From Library Journal
The Siege of Leningrad contains some of the darkest history of World War II. The German army, unable to complete a direct assault on the city, resorted to a 900-day blockade during which approximately a million civilians died. Most of the men and boys were sacrificed to the war effort, leaving mainly women and children to endure the horrors of extreme deprivation caused by the blockade. Simmons (Slavic studies, Boston Coll.) and Perlina, a survivor of the siege and now a professor of Slavic languages and literature, have collected memoirs and oral histories from women who lived through this ghastly drama and melded them into a powerful narrative. While hundreds of books on the subject spout official Soviet dogma, this volume has emerged since the fall of communism, and it offers the genuine voice of the people. The authors successfully capture women's battle for survival and heroic struggle to maintain a semblance of municipal life during the siege. The library, for instance, never missed a beat, circulating more than a million and a half books and documents. As this account details, the physical struggles were enormous. In winter, most citizens lived without heat as temperatures fell to 40 degrees below zero. Grass and leaves, along with glue and anything leather, were the staples of their diet, as all dogs and cats had long ago been eaten. Cannibalism saved many from starving. A very touching account of these women's remarkable accomplishments, this book is recommended for all libraries. Harry Willems, Southeast Kansas Lib. Syst., Iola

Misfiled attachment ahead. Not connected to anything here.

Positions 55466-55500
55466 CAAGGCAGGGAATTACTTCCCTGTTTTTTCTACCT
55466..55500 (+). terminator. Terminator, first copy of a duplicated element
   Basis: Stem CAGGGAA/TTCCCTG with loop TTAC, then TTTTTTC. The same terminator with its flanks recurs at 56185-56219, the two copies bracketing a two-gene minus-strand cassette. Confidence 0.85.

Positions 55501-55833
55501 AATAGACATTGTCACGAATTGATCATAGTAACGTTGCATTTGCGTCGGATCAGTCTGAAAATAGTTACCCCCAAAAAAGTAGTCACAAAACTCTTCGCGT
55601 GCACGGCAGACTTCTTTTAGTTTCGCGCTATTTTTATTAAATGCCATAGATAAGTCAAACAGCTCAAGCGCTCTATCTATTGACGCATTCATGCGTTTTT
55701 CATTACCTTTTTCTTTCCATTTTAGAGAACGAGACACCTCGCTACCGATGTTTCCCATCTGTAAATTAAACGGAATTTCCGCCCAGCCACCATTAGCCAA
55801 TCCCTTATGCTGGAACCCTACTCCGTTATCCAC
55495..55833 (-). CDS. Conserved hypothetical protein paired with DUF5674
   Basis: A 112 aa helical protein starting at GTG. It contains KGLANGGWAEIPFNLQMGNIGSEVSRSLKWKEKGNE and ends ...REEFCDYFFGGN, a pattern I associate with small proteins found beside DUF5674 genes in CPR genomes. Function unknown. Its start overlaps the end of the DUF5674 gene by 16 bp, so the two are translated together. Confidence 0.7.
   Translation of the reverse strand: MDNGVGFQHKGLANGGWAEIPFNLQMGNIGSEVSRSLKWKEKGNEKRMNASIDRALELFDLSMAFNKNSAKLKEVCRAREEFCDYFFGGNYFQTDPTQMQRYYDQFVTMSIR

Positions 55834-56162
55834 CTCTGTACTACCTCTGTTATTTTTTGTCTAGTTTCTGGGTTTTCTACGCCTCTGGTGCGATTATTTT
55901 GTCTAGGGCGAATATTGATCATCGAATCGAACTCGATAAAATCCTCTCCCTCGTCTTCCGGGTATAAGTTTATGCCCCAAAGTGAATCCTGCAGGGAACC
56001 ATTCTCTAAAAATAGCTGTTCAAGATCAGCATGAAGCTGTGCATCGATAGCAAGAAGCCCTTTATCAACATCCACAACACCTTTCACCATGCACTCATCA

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"A very touching account of these womens remarkable accomplishments." -- Library Journal, April 2001